Obesity patients are now younger and heavier
PATIENTS referred to the country's only publicly funded weight management clinic are now more obese and younger than those sent for treatment just two years ago.
But despite the growing obesity crisis, they must wait three to four years before they see a specialist at St Columcille's Hospital in Loughlinstown, Dublin.
A new study shows that the average age of referral is now 43 years while the body mass index (BMI) is 46. A BMI of over 30 is regarded as obese.
The authors of the study, including obesity expert Dr Donal O'Shea, pointed out that Ireland has the fourth-highest prevalence of overweight and obese men in the European Union and the seventh highest among women.
The study comes in the wake of the government decision not to back a sugar tax on fizzy drinks in the Budget, despite support for the move from Health Minister James Reilly.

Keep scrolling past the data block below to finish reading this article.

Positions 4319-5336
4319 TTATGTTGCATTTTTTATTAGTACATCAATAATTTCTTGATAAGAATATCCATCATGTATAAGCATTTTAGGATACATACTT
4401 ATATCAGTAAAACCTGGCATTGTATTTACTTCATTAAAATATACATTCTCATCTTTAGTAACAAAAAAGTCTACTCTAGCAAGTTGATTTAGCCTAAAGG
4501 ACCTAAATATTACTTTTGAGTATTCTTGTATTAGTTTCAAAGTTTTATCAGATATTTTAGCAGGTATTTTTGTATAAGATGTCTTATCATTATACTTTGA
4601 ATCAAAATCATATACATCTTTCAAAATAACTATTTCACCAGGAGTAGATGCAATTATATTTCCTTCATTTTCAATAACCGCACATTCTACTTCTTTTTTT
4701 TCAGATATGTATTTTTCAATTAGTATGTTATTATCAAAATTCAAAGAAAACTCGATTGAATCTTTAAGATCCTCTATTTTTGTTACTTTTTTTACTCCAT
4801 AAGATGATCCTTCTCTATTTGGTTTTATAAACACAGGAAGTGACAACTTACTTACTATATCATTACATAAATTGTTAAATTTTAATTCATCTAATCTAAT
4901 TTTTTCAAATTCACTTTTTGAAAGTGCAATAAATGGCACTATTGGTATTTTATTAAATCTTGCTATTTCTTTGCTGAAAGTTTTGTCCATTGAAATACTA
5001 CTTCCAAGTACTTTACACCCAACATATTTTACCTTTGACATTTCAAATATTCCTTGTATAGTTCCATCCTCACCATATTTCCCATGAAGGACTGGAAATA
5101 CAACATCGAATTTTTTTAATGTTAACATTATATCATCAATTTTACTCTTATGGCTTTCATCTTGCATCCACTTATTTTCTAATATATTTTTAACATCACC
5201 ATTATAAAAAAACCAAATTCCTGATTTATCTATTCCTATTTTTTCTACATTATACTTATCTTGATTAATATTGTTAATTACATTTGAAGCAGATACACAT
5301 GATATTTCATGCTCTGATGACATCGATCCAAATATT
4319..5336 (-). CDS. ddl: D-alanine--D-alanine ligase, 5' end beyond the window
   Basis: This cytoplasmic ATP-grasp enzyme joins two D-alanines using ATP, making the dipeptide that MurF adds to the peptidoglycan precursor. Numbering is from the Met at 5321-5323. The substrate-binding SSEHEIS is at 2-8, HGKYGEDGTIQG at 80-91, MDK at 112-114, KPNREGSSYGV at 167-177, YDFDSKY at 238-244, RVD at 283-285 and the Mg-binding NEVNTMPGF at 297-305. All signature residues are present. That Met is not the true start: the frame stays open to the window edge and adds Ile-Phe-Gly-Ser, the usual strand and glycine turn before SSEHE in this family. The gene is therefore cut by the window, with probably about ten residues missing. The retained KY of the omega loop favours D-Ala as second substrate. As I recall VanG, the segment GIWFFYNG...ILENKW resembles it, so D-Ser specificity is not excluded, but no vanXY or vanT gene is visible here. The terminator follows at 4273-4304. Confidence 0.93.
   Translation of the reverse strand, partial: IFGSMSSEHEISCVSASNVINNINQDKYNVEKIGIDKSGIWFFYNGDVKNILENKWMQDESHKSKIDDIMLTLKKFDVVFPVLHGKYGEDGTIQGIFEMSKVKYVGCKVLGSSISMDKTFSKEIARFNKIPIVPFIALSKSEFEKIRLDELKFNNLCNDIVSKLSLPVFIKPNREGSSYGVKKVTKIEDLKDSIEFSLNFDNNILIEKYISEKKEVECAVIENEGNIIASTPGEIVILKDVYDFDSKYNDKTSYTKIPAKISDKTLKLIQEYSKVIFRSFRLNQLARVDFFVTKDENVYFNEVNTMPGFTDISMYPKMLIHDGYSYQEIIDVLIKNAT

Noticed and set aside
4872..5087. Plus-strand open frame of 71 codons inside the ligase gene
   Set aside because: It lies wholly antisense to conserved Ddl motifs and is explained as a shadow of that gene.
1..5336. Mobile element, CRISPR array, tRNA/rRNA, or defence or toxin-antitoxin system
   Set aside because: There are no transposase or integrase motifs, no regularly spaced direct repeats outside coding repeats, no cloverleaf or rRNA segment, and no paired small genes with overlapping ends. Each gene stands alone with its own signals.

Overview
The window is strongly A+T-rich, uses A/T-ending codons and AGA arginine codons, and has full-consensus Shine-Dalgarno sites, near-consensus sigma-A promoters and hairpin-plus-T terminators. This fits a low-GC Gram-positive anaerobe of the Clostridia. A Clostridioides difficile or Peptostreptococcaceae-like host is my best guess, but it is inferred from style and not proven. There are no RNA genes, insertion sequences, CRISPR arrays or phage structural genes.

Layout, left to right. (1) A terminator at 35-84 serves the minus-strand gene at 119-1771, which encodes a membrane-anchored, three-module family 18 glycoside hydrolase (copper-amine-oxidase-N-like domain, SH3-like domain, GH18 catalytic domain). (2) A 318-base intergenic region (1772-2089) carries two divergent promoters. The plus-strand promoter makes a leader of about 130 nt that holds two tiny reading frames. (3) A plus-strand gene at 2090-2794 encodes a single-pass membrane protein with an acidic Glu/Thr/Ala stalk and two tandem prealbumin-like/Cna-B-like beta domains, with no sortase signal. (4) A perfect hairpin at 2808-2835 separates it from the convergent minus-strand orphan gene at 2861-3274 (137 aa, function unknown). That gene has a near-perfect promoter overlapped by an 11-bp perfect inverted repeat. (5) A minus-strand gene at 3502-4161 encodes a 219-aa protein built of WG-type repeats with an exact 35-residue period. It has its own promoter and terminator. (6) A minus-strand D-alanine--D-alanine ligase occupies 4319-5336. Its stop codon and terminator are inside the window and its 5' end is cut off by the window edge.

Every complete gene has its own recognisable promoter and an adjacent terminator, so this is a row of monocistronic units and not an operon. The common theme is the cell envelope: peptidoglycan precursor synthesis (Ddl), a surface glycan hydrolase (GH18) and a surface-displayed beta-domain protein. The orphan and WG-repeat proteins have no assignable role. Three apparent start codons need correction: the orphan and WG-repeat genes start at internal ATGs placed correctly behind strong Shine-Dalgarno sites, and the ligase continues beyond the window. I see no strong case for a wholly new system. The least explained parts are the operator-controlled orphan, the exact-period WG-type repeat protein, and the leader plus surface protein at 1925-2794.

The authors said they were concerned that fewer men were being sent for treatment despite the fact that men have a greater prevalence of obesity and related illnesses than women.
"It is also worrying that since our last review over two years ago the average age of patients has decreased from 44 to 43 while the average BMI has increased from 44 to 46.
"This equates to approximately a 6kg increase in weight. It is already known that the prevalence of obesity has increased by 67pc overall between 1990 and 2000."
These findings suggest that Irish people are becoming more obese at a younger age.